Lydia grew up in a working class home in Los Angeles, where she was taught that using your resources responsibly was an obligation to your family, to your community, and to the generations who would come after you. In college Lydia discovered the power of her voice and actions as a student activist fighting extreme student fee hikes. She then spent three years winning coal fights in Texas with the Sierra Club and a few more years in graduate school learning how to help organizations do their work as effectively as possible. Lydia now works to ensure that all youth discover the power of their words and actions and use them to fight for a just transition to the clean energy future we all deserve. When she’s not planning EAC’s next big endeavor, Lydia can be found attempting to master a sport she hasn’t played since she was nine, reading a book from her enormous “to read” list, or watching back-to-back episodes of her new favorite show.
National Network Coordinator
Sean is a Midwest transplant, originally from San Diego, where they went to school at UC San Diego and graduated in 2013 with a B.A. in Theatre. Since being politicized through the Occupy Movement in 2011, Sean has been organizing on a regional and statewide level - with the California Student Union, Students For Justice in Palestine, and since moving to Chicago, with the Iowa Student Power Network.
Sean believes wholeheartedly in the possibility of divestment to leverage the power of students and build a greater movement that can fight back against the systems of oppression that have created the climate crisis. When not plotting for the revolution, Sean enjoys spending every possible moment in the sun in Chicago and taking in as much theatre and queer performance art as possible. They can be found on Twitter @sancho108.
Environmental Justice Network Organizer
Eddie began his activism as an undergraduate studying Environmental Systems at the University of California, San Diego. There, he worked to implement sustainable campus policies that minimized the university’s negative impacts on people and the environment. After graduating he stayed in San Diego for two years to work on empowering underrepresented communities and winning local policies for fair wages, immigrants’ rights and a more inclusive democracy. His passion for organizing took him to DC to help implement a national program to increase voting and civic engagement among Asian Pacific American communities. Now, in his role at Power Shift Network, he is working to center frontline communities in the youth climate movement and engage the network to support some of our most pressing challenges to environmental justice. When he is not working, Eddie enjoys live theater and playing music. He is most famous for his performances of old RnB hits which he puts on everyday in his shower.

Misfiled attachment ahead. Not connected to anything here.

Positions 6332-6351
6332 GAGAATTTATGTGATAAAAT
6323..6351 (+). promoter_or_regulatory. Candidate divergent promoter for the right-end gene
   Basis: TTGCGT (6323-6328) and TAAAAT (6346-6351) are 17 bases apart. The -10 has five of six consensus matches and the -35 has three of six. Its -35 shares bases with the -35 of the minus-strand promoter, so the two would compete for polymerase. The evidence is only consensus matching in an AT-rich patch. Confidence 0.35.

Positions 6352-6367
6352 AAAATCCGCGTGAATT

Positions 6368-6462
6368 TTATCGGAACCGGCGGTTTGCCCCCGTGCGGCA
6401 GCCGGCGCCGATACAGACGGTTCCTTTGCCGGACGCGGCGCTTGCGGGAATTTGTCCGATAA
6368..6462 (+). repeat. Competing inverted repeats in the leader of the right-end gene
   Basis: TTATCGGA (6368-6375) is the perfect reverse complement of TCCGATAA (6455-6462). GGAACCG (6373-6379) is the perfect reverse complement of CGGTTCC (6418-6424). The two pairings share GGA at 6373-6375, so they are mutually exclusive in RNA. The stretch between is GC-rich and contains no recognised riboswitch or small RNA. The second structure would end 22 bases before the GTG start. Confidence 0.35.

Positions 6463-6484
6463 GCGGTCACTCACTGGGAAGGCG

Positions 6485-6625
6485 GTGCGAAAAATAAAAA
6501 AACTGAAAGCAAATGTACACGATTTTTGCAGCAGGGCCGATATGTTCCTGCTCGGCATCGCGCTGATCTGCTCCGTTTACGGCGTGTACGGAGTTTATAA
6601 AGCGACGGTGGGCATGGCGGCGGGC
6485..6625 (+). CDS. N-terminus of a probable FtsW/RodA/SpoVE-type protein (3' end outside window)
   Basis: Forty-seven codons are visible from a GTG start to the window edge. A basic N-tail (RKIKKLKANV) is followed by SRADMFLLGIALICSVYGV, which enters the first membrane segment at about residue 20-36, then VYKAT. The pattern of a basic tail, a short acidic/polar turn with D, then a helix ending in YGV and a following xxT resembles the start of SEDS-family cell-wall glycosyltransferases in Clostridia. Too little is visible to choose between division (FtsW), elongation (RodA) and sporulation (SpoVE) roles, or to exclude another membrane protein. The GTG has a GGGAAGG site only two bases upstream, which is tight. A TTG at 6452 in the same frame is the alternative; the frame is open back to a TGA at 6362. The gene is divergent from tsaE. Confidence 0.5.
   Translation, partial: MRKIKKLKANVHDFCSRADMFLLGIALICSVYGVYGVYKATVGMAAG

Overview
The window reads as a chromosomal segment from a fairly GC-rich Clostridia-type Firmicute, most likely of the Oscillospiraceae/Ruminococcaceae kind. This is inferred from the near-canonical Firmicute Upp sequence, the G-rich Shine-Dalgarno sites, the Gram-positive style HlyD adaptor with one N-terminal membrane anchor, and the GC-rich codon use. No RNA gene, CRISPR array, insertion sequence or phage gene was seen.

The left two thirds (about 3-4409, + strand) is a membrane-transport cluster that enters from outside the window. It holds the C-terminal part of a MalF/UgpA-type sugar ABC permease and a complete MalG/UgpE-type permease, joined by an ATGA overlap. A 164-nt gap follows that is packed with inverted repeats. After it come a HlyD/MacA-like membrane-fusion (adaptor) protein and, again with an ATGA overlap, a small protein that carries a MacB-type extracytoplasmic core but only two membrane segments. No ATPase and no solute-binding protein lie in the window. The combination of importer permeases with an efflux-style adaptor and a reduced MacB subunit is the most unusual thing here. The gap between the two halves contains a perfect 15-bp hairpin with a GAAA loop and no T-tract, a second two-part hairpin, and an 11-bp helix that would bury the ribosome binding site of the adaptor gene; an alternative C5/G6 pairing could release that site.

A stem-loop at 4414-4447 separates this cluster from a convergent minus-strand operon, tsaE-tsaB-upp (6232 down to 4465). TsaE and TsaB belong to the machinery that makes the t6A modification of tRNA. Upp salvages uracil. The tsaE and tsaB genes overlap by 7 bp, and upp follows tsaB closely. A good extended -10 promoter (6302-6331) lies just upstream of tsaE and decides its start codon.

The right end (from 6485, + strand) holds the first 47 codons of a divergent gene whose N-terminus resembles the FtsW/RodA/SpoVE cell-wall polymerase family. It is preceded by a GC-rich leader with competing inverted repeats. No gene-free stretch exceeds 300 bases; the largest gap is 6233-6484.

Devyn grew up in Portland, Oregon, but has lived on the East Coast since attending Tufts University, where she graduated with a B.A. in International Relations and Environmental Studies in 2014. She plugged in to the climate movement in college, where she organized with other young people across New England to shut down coal plants, fight pipelines, and agitate for fossil fuel divestment on campus and at the state level. Drawing on her experience with both online organizing and offline actions, she is excited about harnessing digital tools to tell stories and build power within the climate justice movement. When she's not sending email blasts, Devyn can often be found running long distances, doodling in notebooks, cooking complicated vegetarian recipes, tweeting too much, or petting other people's dogs. She is on Twitter @DevynFromOregon.
Oil Free Organizer
Akilah grew up in New Mexico, where she stumbled into climate organizing as a high school student in 2009 and never looked back. Driven by a sense of solidarity with our generation as the global front line of the climate crisis, she organized with 350.org, 1 Sky, iMatter, and the Sierra Club before moving to the Twin Cities, MN, to attend Macalester College. During undergrad, she became a committed pipeline resistance fighter, working to bridge the gap between campus and community activism and expose Enbridge for the scoundrels they are. When she's not disassembling the oil empire, she can be found rowing crew on the Mississippi or coaxing her rusty bike to the far corners of the Twin Cities' trails.
Dany is really into organizing—both people and files—to build movements and grow capacity for people fighting for justice. She comes to the Power Shift Network with more than a decade's experience working with nonprofits and grassroots campaigns. A native Washingtonian, she is committed to building the skills needed to promote progressive social change among District residents—and by extension throughout the country. Dany serves on the board of Empower DC, a grassroots organization that works to support self-advocacy of low to moderate income DC residents. In her free time, Dany can often be found busy concocting baked creations in the kitchen, exploring the area's bike trails, and enjoying weekly family dinner with her extended family.